Majority Leader Scott Saiki, one of the six committee members, asked Lance Collins, the lawyer representing the group of voters, why any evidence presented before Say’s most recent election win last November should even be considered.
Rhoads asked what information would be presented to the committee that was qualitatively different than what has been delivered in challenges before judges in recent years and the Honolulu Board of Registration in 2006.
This is the fourth formal residency challenge against Say, who prevailed in all the others.
Collins first asked the House to take up the issue in February 2013, but Souki said it was up to the courts. Judge Karen Nakasone ruled Sept. 30, 2014 that it was up to the House to take a first crack at it.
In January, Collins gave the committee over 100 pages supporting his case — roughly the same amount of material Kobayashi submitted Tuesday.
There’s testimony in Collins’ file from neighbors who say they never see anyone living in Say’s 10th Avenue home, utility bills showing virtually no water usage and a record of statements made by Souki and Say indicating he doesn’t live there. But nothing substantially different than what was presented in past challenges in other venues.
Kobayashi and Collins each had 20 minutes to present their case before the special committee. Neither used all of their time.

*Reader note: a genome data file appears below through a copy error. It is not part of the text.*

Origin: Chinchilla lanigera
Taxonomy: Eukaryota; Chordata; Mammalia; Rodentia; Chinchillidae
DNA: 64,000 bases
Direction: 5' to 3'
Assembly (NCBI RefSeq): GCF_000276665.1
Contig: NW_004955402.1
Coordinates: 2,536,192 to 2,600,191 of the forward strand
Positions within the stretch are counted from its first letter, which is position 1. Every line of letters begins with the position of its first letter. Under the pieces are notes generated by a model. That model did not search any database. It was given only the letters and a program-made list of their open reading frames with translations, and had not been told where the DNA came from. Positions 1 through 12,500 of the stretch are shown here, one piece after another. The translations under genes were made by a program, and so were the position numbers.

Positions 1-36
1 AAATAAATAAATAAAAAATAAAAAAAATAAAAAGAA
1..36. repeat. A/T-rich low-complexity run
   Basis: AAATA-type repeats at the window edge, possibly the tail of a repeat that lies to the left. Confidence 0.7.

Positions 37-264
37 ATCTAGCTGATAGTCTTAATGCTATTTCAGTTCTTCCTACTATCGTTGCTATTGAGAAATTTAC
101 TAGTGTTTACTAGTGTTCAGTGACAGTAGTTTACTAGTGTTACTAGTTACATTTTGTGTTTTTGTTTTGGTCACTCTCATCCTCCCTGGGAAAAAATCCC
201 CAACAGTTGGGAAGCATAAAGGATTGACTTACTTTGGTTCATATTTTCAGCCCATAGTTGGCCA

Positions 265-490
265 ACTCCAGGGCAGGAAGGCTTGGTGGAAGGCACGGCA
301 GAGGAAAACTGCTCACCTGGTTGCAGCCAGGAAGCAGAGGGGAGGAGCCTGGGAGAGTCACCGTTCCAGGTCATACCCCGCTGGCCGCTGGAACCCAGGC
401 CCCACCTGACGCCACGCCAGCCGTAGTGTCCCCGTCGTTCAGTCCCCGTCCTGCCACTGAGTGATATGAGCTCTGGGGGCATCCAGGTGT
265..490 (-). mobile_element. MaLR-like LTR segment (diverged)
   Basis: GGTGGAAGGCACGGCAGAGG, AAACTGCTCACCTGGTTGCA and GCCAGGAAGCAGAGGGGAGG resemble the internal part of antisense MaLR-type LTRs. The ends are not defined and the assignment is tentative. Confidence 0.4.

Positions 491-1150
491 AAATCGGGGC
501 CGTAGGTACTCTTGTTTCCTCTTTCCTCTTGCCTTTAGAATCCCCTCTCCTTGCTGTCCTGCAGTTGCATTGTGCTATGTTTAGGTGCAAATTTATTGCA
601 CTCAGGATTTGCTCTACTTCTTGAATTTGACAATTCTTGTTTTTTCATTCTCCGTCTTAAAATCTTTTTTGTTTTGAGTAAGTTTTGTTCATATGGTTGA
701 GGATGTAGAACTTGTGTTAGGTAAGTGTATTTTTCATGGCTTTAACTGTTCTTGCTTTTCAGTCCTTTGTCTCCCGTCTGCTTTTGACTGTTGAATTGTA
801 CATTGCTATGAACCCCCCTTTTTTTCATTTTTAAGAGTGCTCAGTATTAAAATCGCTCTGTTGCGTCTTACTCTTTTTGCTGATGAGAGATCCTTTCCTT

“How many terms of the Legislature does someone live somewhere else before they’re considered not to live there anymore?” — Lance Collins, attorney
Collins read his prepared remarks, quoting everything from case law to Gandhi. “An error does not become truth by reason of multiplied propagation, nor does truth become error because nobody sees it.”
Kobayashi, with decades more experience, made his pitch cooly and comfortably, relying less on his notes.
Say sat next to Kobayashi and Maria Wang, another attorney from the firm. He wore a lei and didn’t say a word, receiving occasional nods or shoulder pats from longtime supporters, including Reps. Marcus Oshiro, Sharon Har and James Tokioka.
Rep. Cindy Evans, another member of the special committee, said Say always had an intention to return so she doesn’t see how anyone can argue that the Palolo home isn’t his legal residence.
Collins said the “intention” aspect of the law can render the physical presence requirement an “absurdity.”
“When does something go from being temporary to permanent?” Collins asked. “Is it one term of the Legislature? Is it two? Is it 10? Is it 20? How many terms of the Legislature does someone live somewhere else before they’re considered not to live there anymore?”
Another public hearing will be held in two weeks or so to consider a draft report that the committee will prepare with recommendations on what action the full House should take.
Until then, Rhoads said the committee — which also includes Reps. John Mizuno, Ken Ito and Beth Fukumoto Chang — will be reviewing the evidence and, of course, tending to their myriad responsibilities during a very busy time in session.
Read the filings from Collins here:
Read the filings from Kobayashi here: